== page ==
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February 1, 2024
|
5 mins to read

How to incorporate DEI into your onboarding strategy

If you're wondering how to implement Diversity, Equity and Inclusion in the workplace, it all starts with onboarding. Here are six actionable tips to get you started.
Alex Mullen
Web Content Writer

In this blog, we’ll round up six key ways to incorporate Diversity, Equity and Inclusion (DEI) into your onboarding strategy.

Thankfully, DEI is gradually becoming a much bigger priority for organisations overall - but research shows there’s still plenty of room for improvement.

A recent DEI Report from Recruitment Agency Hays found that 51% of respondents felt their chances of being selected for a job have been limited by their background or other identifying factor. And a 2022 study from TUC found that two in five minority workers had faced racism at work in the preceding five years. A shift seriously needs to take place, and it needs to come from the top down.  

DEI is about driving meaningful change, and giving everyone the chance they deserve regardless of their background. The eventual goal should be to reach a point where the entire lifecycle of an employee is fair and equal, and our workforce represents a true cross-section of society.

It all starts with onboarding. Factoring DEI into your onboarding process not only allows you to hire from a wide and diverse talent pool, but it helps those hires feel a sense of belonging within their roles.  By doing this, you can eventually reach a place where the workforce is as diverse as our society.

There’s even evidence that DEI hiring improves overall performance. A report from McKinsey and Company found that diverse companies are far more likely to outperform their peers, with gender-diverse companies outperforming by 25%, and ethnically-diverse companies by 36%.

Of course diversity goes beyond the business case, so let’s round up seven techniques to help you set the tone from day one.

Establish your goals


The beginning is, after all, a wonderful place to start.

The first and most obvious step is to lay out your organisation’s DEI goals.

You can first take the temperature of the people who already work for you with an employee survey, to establish where you’re succeeding and which areas might have room for improvement. This is a two-pronged strategy: You need to find out both what your people are telling you, and also how that feeds into the overall goals of the business.

Take the time to draw up a list of DEI goals based on these two factors, so you can then figure out the best way of implementing them. In this first part of the process, you can also establish some metrics to measure the success of your DEI goals later down the line.


Rip it up and start again


Okay, maybe not literally… but now is a perfect opportunity to take stock of your onboarding materials - and yes, if needed, rip them up and start again.

Based on the goals you’ve already established, you can now begin to factor DEI into your onboarding materials in a meaningful, productive way. When we say this, we’re talking about moving beyond ‘box-ticking’, and towards promoting visible change. Breathe new life into your onboarding content until it reflects your DEI mission - and if you need some materials to guide you, Thrive Content just happens to have an entire topic on DEI.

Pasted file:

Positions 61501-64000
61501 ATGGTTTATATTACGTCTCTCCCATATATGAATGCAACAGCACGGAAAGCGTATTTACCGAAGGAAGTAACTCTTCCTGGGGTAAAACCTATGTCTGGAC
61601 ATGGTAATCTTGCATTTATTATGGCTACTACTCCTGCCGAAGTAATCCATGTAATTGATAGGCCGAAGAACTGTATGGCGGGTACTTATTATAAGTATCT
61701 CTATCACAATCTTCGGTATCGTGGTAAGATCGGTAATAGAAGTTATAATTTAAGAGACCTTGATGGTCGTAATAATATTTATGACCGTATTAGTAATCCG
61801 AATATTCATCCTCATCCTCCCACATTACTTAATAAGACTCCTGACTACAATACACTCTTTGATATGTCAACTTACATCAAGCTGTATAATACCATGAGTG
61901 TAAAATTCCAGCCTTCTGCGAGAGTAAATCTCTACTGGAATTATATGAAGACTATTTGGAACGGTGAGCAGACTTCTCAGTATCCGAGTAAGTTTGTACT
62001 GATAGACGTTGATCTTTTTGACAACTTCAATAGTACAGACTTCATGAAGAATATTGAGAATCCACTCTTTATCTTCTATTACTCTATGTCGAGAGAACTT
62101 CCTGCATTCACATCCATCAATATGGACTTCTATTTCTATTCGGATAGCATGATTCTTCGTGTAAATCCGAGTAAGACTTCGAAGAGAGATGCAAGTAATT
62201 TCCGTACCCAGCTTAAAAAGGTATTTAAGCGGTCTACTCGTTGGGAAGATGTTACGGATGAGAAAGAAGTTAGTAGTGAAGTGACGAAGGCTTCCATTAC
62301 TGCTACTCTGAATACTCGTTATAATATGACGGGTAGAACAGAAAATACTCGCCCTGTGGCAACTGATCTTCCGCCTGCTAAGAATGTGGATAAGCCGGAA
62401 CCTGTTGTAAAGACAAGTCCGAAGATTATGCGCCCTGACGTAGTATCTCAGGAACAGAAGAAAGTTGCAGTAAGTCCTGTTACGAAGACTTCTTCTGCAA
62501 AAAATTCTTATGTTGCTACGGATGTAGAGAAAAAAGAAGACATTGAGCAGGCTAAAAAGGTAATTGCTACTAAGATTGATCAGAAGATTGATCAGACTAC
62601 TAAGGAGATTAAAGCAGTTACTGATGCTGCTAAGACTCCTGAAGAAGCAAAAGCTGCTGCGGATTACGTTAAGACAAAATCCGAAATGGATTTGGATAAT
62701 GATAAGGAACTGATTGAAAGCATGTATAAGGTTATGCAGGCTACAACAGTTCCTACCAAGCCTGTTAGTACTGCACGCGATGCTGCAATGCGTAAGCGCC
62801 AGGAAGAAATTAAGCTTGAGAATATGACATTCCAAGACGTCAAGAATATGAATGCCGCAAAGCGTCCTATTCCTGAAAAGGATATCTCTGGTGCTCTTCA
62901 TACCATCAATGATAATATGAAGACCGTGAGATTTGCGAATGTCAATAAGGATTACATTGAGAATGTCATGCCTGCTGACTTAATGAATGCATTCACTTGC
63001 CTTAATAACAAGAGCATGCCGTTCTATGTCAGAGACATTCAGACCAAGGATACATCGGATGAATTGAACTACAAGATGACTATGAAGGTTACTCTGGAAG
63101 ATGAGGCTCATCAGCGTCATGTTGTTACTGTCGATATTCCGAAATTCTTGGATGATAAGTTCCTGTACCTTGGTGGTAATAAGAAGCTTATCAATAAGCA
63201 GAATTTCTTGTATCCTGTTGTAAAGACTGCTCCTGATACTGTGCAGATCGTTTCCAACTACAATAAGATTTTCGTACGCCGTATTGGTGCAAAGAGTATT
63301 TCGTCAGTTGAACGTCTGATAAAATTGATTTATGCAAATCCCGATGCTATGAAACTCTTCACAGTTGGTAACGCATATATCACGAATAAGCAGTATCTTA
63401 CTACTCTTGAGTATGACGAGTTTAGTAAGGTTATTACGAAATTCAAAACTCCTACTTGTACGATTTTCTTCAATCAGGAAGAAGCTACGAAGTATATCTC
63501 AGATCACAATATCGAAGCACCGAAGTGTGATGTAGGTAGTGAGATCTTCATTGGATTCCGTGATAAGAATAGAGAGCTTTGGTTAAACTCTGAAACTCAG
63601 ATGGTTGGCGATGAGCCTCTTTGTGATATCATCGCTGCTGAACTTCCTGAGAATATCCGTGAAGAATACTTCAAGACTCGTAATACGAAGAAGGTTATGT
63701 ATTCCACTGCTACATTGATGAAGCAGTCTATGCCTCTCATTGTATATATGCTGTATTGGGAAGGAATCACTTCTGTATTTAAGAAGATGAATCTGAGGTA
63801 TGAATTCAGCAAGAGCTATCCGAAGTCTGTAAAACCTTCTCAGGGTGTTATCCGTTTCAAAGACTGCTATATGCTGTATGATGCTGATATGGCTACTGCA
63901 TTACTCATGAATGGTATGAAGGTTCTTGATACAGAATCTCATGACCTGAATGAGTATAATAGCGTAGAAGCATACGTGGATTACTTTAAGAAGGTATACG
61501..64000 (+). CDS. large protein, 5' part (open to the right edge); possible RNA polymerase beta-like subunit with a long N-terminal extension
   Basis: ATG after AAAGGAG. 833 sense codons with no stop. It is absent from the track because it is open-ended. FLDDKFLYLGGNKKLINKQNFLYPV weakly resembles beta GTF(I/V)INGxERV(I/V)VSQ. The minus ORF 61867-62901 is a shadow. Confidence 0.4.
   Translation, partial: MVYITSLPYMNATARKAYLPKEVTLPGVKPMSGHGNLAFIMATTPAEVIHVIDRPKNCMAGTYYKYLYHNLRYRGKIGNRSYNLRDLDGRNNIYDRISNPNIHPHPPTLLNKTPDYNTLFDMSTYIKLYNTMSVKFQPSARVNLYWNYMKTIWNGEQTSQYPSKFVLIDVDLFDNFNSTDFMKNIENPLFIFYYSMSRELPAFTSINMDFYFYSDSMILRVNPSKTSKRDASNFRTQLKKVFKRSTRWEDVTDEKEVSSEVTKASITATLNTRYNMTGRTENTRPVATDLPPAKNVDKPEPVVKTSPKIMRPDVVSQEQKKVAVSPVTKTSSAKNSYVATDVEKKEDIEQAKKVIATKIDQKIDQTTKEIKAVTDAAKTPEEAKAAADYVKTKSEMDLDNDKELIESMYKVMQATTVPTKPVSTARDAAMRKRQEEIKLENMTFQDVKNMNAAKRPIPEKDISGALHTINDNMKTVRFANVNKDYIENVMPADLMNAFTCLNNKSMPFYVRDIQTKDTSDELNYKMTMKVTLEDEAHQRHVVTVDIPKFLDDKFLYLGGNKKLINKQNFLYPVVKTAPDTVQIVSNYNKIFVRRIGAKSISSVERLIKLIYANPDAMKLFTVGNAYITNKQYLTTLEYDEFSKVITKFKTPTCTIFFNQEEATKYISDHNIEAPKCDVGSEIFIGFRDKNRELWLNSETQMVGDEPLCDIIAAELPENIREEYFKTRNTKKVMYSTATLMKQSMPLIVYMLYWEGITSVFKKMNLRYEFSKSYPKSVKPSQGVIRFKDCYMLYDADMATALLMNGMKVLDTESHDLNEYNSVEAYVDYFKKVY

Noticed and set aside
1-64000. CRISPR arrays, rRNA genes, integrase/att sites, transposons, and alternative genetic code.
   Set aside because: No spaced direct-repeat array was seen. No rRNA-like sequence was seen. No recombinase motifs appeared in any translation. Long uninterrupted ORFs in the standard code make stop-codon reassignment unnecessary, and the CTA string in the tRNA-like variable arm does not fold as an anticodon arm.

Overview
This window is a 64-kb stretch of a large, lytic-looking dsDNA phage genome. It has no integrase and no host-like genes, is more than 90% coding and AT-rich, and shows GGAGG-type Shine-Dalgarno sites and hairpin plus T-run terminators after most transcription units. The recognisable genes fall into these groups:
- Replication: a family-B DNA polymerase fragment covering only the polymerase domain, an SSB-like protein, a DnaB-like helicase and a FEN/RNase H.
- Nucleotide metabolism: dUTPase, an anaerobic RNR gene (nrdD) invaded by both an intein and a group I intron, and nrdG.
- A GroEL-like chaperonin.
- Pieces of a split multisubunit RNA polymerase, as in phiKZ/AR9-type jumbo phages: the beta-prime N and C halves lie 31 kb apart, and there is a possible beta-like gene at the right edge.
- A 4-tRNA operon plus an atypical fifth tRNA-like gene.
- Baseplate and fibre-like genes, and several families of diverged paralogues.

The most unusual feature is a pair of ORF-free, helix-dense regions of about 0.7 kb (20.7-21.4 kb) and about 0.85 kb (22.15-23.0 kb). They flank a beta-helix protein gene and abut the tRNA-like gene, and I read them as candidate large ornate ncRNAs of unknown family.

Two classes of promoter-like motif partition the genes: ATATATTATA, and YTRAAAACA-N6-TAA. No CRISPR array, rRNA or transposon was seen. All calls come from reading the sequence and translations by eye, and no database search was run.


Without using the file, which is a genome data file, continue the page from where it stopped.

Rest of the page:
While you’re adjusting, adding to or ripping up your onboarding materials, make sure that what remains is free from bias. This might sound extremely obvious, but it’s easy to miss. Throughout our entire lives, societal bias is woven through almost everything we interact with - from the products we buy to the way they’re marketed to us. It takes time to unlearn these biases, and it takes even longer to cast a critical eye over potentially biassed materials that we ourselves have written.

It’s completely possible that bias exists within your onboarding materials without you even realising it, from the initial job posting all the way through to the content the new hire reads within their first few months at the company. Gendered language, stereotypes, name bias - you might blanch at the idea that these would be anywhere near your onboarding materials, but it can be subtle and hard to detect.

There are language tools created for this very purpose. Textio will detect bias within a job posting, and even give you an overall score based on how biased or unbiased the ad is. It will then provide suggestions on how to remove bias and promote diversity within job adverts.


Cultivate community


A great way to encourage a sense of belonging and community is to establish Employee Resource Groups (ERG’s.) You may not think it, but this is actually one of the most effective ways to drive DEI throughout the onboarding process and beyond.

In fact, just last year Mckinsey & Company reported that employees in effective ERG’s reported higher inclusion scores compared with those whose ERG’s were ineffective or non-existent.

ERG’s are not just about cultivating community - although that is a huge benefit. We return again to the main point of DEI: Driving change. Along with creating a place for colleagues from similar backgrounds to communicate and connect, ERG’s also empower these colleagues to encourage allyship and meaningful impact within the organisation.

Take a leaf out of Thrive Content customer Specsavers’ book. Their DEI efforts have led them to create several ERG’s within their organisation, so that every Specsavers employee feels included - from those experiencing the menopause, to neurodiverse or LGBTQIA+ colleagues. They used Thrive Content to bolster these efforts, cementing ‘Belonging’ as a core part of their company mission.

Accommodate